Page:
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Ecuador Overview

    Context

    After having recovered from the effects of the global crisis, Ecuador’s economy reached a robust 7,9% growth in 2011.  In 2012 and 2013 growth decelerated moderately yet it maintained strong with rates of 5,2% and 4,6%, respectively. During the first quarter of 2014 this strength has maintained with an annual GDP growth of 4,9%.

    The government of President Rafael Correa Delgado—who was re-elected for a new 4-year mandate in February by an ample margin of votes —maintains the double priority of eradicating poverty and amending the productive matrix for changing, thus, the country’s productive structure and to generate an economy sustainable and diversified oriented to knowledge and innovation.  With this double priority, the public sector’s expense and investment have increased from 21% of the GDP in 2006 to 44% in 2013. A vast part of these resources was destined to both investment programs and projects in energy, infrastructure, and transportation, as well as in social sectors.

    Economic growth in Ecuador has been inclusive, which has directly reduced poverty and inequality levels and increased the middle class. Between 2006  and June 2014, poverty measured by income (using the national poverty line) decreased from 37,6% to 24,5%, whilst extreme poverty was reduced from 16,9% to 8%.

    In addition, the inequality reduction has been quicker than in the region’s average: The Gini’s coefficient was reduced from 54 to 48,6  between 2006 and June 2014, since growth benefitted more the poorest. Between 2000 and 2011 a more pronounced increase of the income took place in the two poorest quintiles. In fact, the income of the poorest 40% of the population increased in 8,8%, compared with the average 5,8% of the country.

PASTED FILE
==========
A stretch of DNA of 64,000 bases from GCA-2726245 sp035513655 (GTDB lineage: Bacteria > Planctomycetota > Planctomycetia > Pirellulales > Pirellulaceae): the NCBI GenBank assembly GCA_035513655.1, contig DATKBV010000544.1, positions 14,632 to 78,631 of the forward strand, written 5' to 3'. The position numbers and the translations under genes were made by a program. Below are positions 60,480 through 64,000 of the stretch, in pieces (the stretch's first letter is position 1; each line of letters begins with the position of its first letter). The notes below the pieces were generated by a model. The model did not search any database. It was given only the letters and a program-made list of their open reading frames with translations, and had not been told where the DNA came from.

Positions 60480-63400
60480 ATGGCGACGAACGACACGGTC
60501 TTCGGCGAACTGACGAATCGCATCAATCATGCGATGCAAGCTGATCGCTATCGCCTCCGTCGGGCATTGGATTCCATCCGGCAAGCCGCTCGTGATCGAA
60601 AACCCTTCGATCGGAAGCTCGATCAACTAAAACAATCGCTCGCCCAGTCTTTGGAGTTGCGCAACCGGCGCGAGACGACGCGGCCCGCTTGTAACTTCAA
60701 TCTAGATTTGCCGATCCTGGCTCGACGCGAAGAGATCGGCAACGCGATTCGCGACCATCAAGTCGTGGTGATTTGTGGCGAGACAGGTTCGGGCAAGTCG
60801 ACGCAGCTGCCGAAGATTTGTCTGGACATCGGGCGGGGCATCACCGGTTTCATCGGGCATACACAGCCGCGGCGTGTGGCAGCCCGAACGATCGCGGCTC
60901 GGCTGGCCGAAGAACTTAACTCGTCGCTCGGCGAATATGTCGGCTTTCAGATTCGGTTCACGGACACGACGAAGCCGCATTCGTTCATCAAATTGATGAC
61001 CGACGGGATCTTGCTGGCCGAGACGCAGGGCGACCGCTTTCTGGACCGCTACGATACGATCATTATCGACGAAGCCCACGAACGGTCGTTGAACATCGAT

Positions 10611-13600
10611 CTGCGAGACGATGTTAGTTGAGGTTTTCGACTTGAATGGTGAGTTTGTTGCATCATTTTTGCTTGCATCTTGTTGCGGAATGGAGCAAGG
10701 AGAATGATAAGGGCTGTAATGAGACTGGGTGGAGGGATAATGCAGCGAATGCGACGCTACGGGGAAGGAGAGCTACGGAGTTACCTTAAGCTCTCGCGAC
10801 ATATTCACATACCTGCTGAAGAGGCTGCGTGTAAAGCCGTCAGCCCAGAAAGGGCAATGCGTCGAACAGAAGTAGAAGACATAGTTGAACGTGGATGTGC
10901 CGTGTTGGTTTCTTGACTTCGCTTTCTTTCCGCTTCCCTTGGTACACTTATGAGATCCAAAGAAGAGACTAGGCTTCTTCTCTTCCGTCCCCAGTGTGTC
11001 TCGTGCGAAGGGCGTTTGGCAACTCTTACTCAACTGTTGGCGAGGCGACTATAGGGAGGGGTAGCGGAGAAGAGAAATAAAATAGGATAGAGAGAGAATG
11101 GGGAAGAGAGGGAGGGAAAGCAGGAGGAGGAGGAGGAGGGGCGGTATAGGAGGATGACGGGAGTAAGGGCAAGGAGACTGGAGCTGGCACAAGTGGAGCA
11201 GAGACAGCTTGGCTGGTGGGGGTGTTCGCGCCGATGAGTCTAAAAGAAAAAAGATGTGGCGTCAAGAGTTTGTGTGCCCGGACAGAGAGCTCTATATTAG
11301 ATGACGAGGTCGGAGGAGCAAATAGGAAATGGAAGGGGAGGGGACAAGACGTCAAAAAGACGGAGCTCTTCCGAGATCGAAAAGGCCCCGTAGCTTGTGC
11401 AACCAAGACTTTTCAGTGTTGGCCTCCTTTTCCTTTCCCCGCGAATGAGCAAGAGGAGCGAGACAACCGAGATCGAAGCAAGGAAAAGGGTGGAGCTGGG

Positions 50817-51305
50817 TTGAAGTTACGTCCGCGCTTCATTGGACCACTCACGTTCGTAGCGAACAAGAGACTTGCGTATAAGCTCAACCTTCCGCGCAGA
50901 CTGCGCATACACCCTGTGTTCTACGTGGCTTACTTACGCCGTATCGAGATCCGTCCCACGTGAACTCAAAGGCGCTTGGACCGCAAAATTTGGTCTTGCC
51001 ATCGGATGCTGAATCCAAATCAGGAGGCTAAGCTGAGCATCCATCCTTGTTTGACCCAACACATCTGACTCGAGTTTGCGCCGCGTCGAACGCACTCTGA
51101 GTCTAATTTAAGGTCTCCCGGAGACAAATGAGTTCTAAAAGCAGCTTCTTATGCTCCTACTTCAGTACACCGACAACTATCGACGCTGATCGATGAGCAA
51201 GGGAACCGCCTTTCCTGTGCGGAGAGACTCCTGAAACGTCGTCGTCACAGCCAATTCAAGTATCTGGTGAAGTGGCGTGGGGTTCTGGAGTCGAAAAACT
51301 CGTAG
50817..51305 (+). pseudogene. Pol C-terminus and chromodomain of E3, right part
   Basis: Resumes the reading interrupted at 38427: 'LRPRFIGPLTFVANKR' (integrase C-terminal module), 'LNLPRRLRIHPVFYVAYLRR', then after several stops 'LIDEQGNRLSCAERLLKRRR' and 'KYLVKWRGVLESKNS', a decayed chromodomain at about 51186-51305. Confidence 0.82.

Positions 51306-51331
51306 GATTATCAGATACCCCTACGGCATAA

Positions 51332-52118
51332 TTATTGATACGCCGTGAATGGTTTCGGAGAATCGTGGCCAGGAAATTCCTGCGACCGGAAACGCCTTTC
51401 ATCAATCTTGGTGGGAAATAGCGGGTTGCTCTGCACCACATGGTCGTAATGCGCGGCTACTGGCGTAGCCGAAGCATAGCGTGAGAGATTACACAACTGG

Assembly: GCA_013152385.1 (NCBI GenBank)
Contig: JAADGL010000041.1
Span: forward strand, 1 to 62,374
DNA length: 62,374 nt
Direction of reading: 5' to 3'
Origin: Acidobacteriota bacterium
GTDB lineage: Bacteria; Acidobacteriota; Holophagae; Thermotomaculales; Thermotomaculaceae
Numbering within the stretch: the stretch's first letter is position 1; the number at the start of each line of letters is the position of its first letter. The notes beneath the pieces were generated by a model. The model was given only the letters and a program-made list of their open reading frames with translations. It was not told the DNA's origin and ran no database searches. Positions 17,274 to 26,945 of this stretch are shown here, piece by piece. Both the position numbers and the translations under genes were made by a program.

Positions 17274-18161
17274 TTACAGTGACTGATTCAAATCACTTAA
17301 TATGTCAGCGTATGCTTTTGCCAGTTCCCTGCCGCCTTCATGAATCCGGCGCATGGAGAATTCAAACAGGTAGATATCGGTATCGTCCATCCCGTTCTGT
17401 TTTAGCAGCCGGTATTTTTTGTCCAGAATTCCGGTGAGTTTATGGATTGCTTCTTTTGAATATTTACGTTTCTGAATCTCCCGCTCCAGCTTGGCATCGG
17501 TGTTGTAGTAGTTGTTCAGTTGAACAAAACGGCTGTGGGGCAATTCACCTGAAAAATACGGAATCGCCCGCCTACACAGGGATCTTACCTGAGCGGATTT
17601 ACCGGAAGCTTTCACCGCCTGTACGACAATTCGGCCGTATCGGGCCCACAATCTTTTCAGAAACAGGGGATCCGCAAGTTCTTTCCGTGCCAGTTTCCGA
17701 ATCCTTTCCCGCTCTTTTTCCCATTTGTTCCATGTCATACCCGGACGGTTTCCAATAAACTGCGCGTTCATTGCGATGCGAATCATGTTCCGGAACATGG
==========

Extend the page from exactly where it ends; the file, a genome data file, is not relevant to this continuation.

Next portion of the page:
Despite these remarkable outcomes, there is still a lot to be done to sustain and to enlarge the achievements reached in poverty reduction and inequality, as well as of the economic growth. Among the challenges are the reduction of inequality and poverty, because although the significant decrease, poverty levels are still much higher in the rural areas.  On the other hand, an international environment of progressive economic deceleration also presumes another challenge for Ecuador. The dependency not only of the trade balance but of the public investment financing of the oil sector are important facts that the country has to consider. Notwithstanding it is expected that the economic growth maintains strong with rates somewhat exceeding 4% in 2014 and 2015. 

    Last Updated: Nov 05, 2014

    LENDING
    Ecuador: Commitments by Fiscal Year (in millions of dollars)*
    *Amounts include IBRD and IDA commitments
    Strategy

    In Ecuador, the World Bank finances a US$ 305 million portfolio of several projects in infrastructure, irrigation, transport and water and sanitation. Additionally, the Bank supports different government agencies in social and environmental issues through grants and technical assistance. These projects include: